Long thought to come from Damascus, Rhodes or Lindos, Iznik ceramics emerged from the shadows in the last century to reveal an Ottoman art influenced by calligraphy, illumination and the gardens of Paradise.
Ottoman Empire, 16th century. Iznik ceramic dish with floral decoration consisting of a poppy flower motif in the center and tulips on the side, diam. 30 cm/11.8 in. Marseille, October 31, 2018. De Baecque & Associés, Leclere auction house saleroom, Mr and Mrs Achdjian.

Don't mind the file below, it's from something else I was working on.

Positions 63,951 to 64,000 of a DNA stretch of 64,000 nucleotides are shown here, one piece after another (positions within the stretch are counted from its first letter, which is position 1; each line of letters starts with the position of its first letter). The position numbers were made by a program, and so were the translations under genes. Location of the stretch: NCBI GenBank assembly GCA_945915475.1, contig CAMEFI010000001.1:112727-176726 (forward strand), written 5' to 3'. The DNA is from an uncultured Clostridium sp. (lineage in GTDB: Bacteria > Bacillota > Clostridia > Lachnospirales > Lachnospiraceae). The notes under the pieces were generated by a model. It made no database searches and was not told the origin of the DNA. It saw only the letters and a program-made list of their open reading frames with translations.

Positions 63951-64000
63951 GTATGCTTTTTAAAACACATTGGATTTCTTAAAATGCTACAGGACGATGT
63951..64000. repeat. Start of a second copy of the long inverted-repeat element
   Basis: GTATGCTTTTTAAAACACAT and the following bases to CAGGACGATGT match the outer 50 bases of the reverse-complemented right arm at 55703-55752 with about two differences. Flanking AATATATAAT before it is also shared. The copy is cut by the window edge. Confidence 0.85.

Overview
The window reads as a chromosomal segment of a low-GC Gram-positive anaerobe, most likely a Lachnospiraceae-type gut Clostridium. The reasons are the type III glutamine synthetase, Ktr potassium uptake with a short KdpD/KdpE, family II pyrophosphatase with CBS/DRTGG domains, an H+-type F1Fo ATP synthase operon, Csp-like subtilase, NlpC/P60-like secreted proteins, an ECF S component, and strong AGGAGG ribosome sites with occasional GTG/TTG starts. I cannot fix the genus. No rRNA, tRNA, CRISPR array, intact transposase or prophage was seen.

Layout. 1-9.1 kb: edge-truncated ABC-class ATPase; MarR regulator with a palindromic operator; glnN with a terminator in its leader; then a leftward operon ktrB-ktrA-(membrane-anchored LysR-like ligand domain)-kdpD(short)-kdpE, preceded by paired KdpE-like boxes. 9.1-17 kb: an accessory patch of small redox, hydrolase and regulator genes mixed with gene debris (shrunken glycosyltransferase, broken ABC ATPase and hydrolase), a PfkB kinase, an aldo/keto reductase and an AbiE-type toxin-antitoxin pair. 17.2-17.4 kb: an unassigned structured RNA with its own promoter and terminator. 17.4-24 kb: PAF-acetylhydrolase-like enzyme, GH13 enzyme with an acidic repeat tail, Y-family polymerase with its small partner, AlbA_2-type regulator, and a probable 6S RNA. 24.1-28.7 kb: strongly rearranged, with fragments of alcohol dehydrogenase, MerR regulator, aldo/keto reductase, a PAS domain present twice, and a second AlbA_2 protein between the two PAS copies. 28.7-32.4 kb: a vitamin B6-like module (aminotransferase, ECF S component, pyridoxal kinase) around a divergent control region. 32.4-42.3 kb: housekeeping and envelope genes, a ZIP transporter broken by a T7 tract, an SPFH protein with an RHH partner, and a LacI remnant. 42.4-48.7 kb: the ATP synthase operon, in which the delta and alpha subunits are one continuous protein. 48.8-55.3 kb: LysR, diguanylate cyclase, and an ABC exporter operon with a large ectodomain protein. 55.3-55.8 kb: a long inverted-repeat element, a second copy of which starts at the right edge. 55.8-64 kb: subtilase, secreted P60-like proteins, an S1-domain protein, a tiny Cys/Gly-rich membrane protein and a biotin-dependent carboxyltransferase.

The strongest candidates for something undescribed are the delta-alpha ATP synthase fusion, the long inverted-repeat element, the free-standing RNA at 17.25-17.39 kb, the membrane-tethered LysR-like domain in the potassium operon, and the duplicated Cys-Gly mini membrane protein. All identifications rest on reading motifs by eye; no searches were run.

At the dawn of the 16th century, Persian potters succeeded in producing a white paste very similar to the highly sought-after kind made in China. It was not a porcelain, but a siliceous paste mixed with a high-lead frit. Combined with painted decoration under a clear glaze ensured the success of Iznik ceramics, which brought tremendous prosperity to the small city lying 100 kilometers (62 miles) from Constantinople. After the latter’s capture in 1453 by Mehmed II, an artistic policy was adopted transforming the city into a sumptuous Istanbul, with lavish architecture that was magnificently adorned. At this time blue and white Chinese porcelain was highly popular, and its sky-high cost rapidly spurred the competitive spirit of the Nakkashâne —the palace workshop—which set its sights on the workshops of Iznik, which…
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